This Piece is dedicated to my Duenas High School(Class 1969)classmates who in one way or another help my spirit high during my four years of studies.
Col. Juanito Cabayao, Mr. Regino Pama, Ms. Fanny Ortizo, Ms. Ronne Cabayao, Mr. Romeo Padilla, Mr. Nilo Espulgar , Mr. Ronnie Navigar, Mr. Jose Collado, Ms. Rema Nangan, Ms. Mildred Cocjin, Ms. Anita Arcenas and Ms. Elsa Lara.
Above all to the lovable teacher of mine Ms. Lanada.
My Sincere Appreciation to all of you....
There are two main differences between public speaking and ordinary conversation. First we are "given a floor" for a specified period , and no one is supposed to interrupt us. We keep talking and there is little opportunity to test audience reaction to what we are saying. In conversation a listener can ask us to repeat something if he does not understand. Second, because in public speaking we must "get the point across" the first time , we need to enlarge the scale of our presentation in proportion to the size of the room and audience. Our voice must be louder , with a greater range in tone and emphasis. Words must be more distinctly pronounced , pauses and moments of silence longer, gestures more definite. We have to commit ourselves far more blodly than in conversation.
The secret of speaking effectively to a group of people or making a speech, is having the same mind set as you would when talking to a new friends in your own home. Public speaking should be more than normal conversational speaking enlarged to reach everyone in the bigger audience. But we often feel that our normal way of speaking is not good enough-we have to be more literary or more formal. This does not help our confidence; we build up a self image of an orator with all the mental barriers and fears of imagined failure. And by trying to be formal we are often dull and unsuccessful, thus firming our fears. The way out of this vicious cycle is to be yourself.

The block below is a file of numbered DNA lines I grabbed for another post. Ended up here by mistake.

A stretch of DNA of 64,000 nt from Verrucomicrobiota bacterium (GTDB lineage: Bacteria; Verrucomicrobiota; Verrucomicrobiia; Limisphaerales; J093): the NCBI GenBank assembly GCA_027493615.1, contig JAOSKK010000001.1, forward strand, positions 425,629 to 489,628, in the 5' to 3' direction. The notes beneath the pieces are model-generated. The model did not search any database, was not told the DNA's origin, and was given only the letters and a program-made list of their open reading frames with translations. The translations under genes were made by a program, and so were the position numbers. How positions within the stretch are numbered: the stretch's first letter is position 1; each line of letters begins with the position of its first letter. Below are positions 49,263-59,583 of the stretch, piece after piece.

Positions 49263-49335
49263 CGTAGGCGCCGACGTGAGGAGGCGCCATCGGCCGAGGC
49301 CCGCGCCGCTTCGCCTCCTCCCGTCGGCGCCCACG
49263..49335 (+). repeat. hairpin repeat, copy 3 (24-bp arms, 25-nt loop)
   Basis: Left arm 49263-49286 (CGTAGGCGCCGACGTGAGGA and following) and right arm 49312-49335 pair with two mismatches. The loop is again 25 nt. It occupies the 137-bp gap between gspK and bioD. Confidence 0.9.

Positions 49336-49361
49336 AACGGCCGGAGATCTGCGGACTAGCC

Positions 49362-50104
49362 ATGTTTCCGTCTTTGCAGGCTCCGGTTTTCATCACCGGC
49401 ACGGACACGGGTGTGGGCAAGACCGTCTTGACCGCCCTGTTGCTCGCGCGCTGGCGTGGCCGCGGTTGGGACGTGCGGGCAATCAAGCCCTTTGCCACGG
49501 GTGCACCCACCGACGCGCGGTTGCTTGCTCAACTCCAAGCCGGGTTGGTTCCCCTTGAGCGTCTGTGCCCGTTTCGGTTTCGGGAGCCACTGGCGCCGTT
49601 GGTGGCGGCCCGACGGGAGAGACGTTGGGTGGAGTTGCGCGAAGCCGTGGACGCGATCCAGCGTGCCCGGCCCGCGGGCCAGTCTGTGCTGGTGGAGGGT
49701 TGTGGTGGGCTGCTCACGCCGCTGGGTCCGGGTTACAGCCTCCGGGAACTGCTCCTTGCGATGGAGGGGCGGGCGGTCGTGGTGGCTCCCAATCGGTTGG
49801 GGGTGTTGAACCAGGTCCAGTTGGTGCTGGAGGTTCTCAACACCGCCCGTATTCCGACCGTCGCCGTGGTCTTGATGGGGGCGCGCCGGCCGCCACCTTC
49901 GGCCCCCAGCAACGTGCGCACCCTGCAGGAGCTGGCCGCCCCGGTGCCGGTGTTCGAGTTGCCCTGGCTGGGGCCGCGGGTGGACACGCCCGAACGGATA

When we stand up to speak, our emotions play another trick on us by creating certain physiological reactions. These are due to pumping of adrenaline into our system;our pulse rate increases, we perspire , and in extreme cases we cannot think logically. Realize that you are not unique, but that this reaction occurs with everyone in varying degrees. An experienced speaker uses it to give life and enthusiasm to his talk. This reaction normally fades after the first few minutes . If you feel that the physiological reaction hinders your effectiveness, gain confidence by:
- Taking a few deep breaths before you get up, to give your blood a good supply of oxygen and to encourage relaxation.
- Being thoroughly prepared and word perfect with your opening sentence; and
- Engaging the eyes of someone in the audience right at the start.
Listeners will generally accept you at your evaluation. If you expect to be successful , the audience will sense it and agree. Also, they will feel well-disposed towards a speaker who speaks; looks and behaves towards then in a friendly manner.
We need something of interest to say; this means we must prepare. We must be sure that we know more about our subject that we can express in one talk. It is not only the ideas that count , but also the background to the subject that colors the way in which we give the talk. Preparation is the process of selecting ideas that we feel are appropriate to the particular , and arranging them in a logical sequence.